Real estate investors need to be an exceptionally canny lot, since various factors can negatively affect the value of one’s real estate assets. Being aware of these – and making suitable provisions and allowances for them – is an inalienable part of successful property investment.
The rising cost of money
Increasing inflation is the first factor that inhibits the profitability of a real estate investment. While investing in any kind of property solely for capital appreciation, one should always consider what the overall earnings would be worth at the point in time one wishes to liquefy them. If one fails to plan for the inflationary effect, further property purchases may be out of reach – rendering the whole concept of real estate investment an exercise in futility.
A simple method of establishing whether inflation will erode one’s real estate investment is to determine if the interest rate earned on one’s savings is less than or equal to the rate of inflation. If it is, it means that your real estate investment too will suffer because of inflation. If one is investing for both capital appreciation and rental income, it is necessary to establish whether the average price for property rentals in the location one wishes to invest in will remain higher than the rate of inflation in the long term. If it does not, there is not much point in investing in that location.
Taxation – manageable but not avoidable
The taxes applicable to holding or transacting property can also have a downward influence on the overall value of an investment property. If one is purchasing a property in the basis of profitability on capital appreciation and/or with the intention of earning rental income from it, it bears keeping in mind that profits earned from selling a property as well as generated rental income are taxable. It is important to make one’s calculations on not only the profit arising from a property – but also how much of it can be retained after the taxman takes his cut.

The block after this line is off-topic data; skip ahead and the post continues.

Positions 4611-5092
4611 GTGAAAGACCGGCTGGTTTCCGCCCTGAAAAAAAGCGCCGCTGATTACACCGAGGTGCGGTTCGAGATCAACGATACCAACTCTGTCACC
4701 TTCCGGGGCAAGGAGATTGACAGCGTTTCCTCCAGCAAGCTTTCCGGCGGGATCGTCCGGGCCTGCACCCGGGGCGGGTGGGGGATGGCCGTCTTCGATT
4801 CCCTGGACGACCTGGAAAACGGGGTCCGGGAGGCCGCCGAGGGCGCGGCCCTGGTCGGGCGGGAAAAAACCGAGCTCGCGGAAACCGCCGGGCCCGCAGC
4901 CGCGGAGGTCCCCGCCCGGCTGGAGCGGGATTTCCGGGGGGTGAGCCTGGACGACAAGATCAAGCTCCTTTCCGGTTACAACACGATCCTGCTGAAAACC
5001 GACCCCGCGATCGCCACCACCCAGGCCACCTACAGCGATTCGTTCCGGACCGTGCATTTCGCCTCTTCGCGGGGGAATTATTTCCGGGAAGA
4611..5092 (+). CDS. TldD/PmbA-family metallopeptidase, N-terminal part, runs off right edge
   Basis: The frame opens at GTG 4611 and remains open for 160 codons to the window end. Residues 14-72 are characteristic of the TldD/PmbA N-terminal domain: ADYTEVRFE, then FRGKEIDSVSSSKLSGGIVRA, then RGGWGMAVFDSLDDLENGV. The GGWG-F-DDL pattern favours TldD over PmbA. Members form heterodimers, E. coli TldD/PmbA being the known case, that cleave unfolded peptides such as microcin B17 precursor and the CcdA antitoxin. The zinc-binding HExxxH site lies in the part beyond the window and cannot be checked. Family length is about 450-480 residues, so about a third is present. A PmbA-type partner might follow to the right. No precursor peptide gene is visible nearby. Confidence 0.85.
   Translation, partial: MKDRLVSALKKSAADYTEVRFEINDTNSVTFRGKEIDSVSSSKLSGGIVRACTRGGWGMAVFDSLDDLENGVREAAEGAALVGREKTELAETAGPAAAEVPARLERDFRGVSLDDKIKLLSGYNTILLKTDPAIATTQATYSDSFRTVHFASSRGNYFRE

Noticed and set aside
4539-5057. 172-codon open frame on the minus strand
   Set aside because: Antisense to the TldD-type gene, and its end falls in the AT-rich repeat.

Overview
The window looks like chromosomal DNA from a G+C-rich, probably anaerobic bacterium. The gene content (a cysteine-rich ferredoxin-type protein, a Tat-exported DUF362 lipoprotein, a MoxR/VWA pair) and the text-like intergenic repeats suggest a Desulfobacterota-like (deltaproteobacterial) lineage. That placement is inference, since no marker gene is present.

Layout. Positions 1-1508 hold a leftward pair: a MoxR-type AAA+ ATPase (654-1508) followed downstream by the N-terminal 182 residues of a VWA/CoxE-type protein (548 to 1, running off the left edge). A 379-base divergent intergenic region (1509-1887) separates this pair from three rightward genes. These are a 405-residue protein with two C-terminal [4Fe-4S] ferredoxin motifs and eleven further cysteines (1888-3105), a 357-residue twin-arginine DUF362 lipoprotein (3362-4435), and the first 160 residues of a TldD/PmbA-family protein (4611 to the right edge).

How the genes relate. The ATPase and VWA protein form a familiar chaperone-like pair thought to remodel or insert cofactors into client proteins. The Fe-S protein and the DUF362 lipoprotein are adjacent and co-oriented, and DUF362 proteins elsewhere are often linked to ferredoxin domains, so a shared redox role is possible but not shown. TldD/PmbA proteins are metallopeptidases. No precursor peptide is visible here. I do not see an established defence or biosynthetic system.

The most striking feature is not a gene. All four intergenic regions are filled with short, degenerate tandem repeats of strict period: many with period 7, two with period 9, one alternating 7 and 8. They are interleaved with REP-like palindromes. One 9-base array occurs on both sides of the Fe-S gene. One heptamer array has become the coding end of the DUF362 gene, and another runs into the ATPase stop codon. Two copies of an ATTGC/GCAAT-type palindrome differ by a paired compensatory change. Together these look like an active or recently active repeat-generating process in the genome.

For inexperienced property investors, it is very unwise to invest in a property without first consulting a chartered accountant or an experienced real estate professional. While there is no way of avoiding property taxes, it is certainly possible to make the taxation scenario more realistic. This calls for current knowledge of property taxation laws, which often change without warning. One needs to determine one’s post-taxation cash flow in order to know just how valuable one’s property investment will be in the long run.
Fate – your constant silent companion
Finally, there is also always an aspect of free-floating risk attached to property investments. For instance, buying a property with the intention of selling it at a profit afterwards always involves a degree of uncertainty and chance of loss. One can judge the current appreciation value of a certain location with a fair degree of accuracy, but there is no way of anticipating all developments:
- The neighborhood may fall out of favour with buyers, or so much new supply may hit that location that demand and prices plummet
- Though legally sound at the time of purchase, the property may suddenly depreciate because the project is suddenly, on the back of new regulatory norms, declared legally unsound
- The Government may decide to acquire the land the property stands on at the minimum rate for infrastructure development
- The investor may need to sell the property at a moment’s notice – at a loss – to cover other urgent financial commitments
- There may be a natural calamity such as a flood, destroying the property and even rendering the entire location unmarketable. Insurance can cover some of this, but usually not everything
To minimize one’s risk while investing in real estate, one needs to know:
- Exactly how much profit will accrue from the property in a given time frame
- How much it will cost to make the property marketable
- How long it will take for it to attain its highest possible market value – and how much rental income one can earn till then
- What the state of the market is now, and what it will be in the near and distant future
- What the possible losses could be with regards to all applicable variables
- If the potential profit of buying a property outweighs the various implied risks
- If the current cost justifies future earnings (via sale in the short term of rental income in the long term)
- If one is financially sound enough to buy the property now, or whether it would be more prudent to await improved financial circumstances
- If the currently rolled-out deals and discounts are genuine savings over the normal market rate